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Supreme Court rules that tax fraud has immigration consequences

It is now late February, and North Carolina residents are likely gathering last year's financial information in preparation for the mid-April deadline for filing tax returns. While it is important for all taxpayers to fill out their returns faithfully and accurately, it may be even more important for those who do not yet have U.S. citizenship, as a recent Supreme Court case reveals.

In that case, a majority of the Court held that filing false returns can be grounds for deportation. The defendants in the case were a couple who were in the United States legally, but had not become citizens. They got into trouble with the IRS when the husband filed a false corporate tax return. His wife was charged with aiding his illegal activity. The IRS estimated that they cost the government nearly $250,000 in unpaid taxes.

There are specific penalties prescribed for violating the tax laws. But immigration officials believed that their crimes contravened immigration laws and merited deportation. The basis for that reasoning is a provision in immigration law that allows deportation for what are called "aggravated felonies." A number of crimes fall under that description, including those involving "fraud or deceit" where the amount of monetary loss is greater than $10,000, or those involving tax fraud where the government's tax loss is greater than $10,000.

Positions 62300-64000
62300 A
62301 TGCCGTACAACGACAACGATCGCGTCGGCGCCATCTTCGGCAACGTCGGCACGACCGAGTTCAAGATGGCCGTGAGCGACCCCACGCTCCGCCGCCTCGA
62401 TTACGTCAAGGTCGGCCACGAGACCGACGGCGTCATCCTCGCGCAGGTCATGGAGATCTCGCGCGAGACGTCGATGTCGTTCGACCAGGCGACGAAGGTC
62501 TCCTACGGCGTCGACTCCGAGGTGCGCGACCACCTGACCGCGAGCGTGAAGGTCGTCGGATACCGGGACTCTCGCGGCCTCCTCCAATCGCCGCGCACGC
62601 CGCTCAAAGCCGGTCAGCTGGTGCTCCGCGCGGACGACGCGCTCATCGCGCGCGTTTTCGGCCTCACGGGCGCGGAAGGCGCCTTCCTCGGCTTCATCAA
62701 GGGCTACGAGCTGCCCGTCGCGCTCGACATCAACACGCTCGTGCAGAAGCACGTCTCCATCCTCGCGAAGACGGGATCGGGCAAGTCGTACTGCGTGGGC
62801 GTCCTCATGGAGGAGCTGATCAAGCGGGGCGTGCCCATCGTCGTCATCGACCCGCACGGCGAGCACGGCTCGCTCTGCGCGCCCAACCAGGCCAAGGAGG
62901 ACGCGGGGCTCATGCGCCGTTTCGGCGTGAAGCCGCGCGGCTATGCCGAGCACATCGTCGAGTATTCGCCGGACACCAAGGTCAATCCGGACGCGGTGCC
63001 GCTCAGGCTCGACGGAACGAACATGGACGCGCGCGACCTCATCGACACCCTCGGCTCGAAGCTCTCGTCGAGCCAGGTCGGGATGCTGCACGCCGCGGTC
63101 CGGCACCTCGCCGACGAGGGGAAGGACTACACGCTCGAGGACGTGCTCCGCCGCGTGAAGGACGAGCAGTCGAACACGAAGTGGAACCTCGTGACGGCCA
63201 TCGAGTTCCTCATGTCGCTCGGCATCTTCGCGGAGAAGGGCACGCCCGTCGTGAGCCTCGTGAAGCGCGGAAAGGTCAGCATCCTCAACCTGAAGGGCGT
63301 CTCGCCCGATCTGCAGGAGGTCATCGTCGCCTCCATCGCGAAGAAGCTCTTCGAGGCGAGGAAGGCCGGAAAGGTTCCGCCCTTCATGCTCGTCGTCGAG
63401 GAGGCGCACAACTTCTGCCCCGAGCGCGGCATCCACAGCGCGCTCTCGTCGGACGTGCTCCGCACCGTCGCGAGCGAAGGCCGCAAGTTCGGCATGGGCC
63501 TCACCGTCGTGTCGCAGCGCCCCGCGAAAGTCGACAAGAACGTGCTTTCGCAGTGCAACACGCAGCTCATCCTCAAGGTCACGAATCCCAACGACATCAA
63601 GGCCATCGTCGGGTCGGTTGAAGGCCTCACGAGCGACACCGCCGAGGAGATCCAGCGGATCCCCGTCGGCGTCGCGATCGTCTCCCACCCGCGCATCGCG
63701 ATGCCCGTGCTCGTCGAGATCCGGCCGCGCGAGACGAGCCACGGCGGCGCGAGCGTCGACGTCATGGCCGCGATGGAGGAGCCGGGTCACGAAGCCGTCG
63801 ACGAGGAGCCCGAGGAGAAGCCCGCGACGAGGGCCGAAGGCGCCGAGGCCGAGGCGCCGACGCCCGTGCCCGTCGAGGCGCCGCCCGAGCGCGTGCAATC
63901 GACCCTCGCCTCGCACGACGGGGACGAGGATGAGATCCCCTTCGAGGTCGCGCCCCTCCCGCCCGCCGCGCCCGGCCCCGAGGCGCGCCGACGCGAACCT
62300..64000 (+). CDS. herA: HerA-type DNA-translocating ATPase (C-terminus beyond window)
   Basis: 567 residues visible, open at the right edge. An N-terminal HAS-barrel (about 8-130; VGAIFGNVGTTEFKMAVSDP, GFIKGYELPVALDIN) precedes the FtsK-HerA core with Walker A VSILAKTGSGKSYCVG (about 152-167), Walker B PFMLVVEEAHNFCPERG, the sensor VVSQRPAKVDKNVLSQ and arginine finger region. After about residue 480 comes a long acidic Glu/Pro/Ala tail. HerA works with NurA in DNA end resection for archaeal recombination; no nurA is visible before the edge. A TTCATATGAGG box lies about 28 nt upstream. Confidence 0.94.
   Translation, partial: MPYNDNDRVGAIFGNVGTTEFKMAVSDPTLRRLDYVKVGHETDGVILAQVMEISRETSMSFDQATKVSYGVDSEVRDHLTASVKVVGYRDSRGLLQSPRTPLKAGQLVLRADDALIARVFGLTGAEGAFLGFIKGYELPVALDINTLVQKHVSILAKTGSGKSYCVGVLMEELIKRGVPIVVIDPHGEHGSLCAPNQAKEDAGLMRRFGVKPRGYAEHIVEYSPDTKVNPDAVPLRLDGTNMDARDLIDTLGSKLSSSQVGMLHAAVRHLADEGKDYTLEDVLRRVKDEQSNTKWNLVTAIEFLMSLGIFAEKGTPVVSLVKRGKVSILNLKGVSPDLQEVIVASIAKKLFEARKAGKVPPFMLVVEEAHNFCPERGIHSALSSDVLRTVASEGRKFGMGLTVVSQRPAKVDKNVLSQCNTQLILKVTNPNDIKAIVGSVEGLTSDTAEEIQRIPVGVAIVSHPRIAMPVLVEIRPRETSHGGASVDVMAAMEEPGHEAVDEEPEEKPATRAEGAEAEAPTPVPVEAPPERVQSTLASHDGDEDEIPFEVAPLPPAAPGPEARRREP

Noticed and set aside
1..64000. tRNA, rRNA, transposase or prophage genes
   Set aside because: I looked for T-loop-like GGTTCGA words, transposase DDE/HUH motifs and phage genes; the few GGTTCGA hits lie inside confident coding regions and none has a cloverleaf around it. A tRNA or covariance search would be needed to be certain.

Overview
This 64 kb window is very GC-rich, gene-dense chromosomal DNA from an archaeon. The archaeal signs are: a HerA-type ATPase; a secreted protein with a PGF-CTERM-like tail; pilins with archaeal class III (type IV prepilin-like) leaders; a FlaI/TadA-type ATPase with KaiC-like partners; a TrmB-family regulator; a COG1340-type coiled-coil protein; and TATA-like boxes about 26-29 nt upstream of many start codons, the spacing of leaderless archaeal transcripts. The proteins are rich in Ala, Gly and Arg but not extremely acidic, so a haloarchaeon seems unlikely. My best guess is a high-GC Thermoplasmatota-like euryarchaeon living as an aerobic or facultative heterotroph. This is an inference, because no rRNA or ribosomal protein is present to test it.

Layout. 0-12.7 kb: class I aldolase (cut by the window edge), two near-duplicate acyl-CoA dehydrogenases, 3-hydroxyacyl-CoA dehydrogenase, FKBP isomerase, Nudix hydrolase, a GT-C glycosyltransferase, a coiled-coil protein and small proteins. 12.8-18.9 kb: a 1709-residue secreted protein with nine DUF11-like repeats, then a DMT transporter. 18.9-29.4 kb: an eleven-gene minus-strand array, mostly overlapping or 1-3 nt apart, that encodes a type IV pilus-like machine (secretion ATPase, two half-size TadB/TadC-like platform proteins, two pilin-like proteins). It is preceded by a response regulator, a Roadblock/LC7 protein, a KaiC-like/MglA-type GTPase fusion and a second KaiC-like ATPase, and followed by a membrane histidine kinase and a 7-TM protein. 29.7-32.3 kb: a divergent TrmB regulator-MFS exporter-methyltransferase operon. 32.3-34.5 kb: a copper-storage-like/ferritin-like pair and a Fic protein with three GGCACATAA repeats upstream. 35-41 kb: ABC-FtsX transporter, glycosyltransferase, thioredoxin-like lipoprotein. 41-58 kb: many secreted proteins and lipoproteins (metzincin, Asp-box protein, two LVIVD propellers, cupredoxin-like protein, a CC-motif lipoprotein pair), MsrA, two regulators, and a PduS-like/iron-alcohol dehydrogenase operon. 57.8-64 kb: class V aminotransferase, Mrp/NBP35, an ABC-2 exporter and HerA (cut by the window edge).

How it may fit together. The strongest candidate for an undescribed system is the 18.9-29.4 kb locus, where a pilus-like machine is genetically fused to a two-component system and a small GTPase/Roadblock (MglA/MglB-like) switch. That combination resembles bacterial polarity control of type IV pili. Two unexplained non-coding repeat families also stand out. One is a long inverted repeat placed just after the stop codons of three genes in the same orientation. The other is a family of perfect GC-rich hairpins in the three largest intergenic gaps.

The couple appealed to the Supreme Court after losing their initial case and a subsequent appeal. They argued to the Court that their activity did not constitute "fraud or deceit," but six of the nine Justices did not agree. In dissent, three Justices cautioned that the majority's ruling would bring a number of minor tax offenses into the circumference of the "aggravated felony" category, possibly resulting in deportation proceedings against non-citizens for relatively minor crimes.

Source: Forbes, "Supreme Court Finds Tax Crimes Are Grounds for Deportation," Kelly Phillips Erb, Feb. 22, 2012.

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